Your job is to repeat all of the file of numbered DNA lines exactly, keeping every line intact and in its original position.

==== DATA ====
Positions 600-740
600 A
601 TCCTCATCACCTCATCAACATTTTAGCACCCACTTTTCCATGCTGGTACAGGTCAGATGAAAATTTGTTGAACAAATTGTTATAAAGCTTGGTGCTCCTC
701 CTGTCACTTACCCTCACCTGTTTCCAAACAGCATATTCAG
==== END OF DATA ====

Positions 600-740
600 A
601 TCCTCATCACCTCATCAACATTTTAGCACCCACTTTTCCATGCTGGTACAGGTCAGATGAAAATTTGTTGAACAAATTGTTATAAAGCTTGGTGCTCCTC
701 CTGTCACTTACCCTCACCTGTTTCCAAACAGCATATTCAG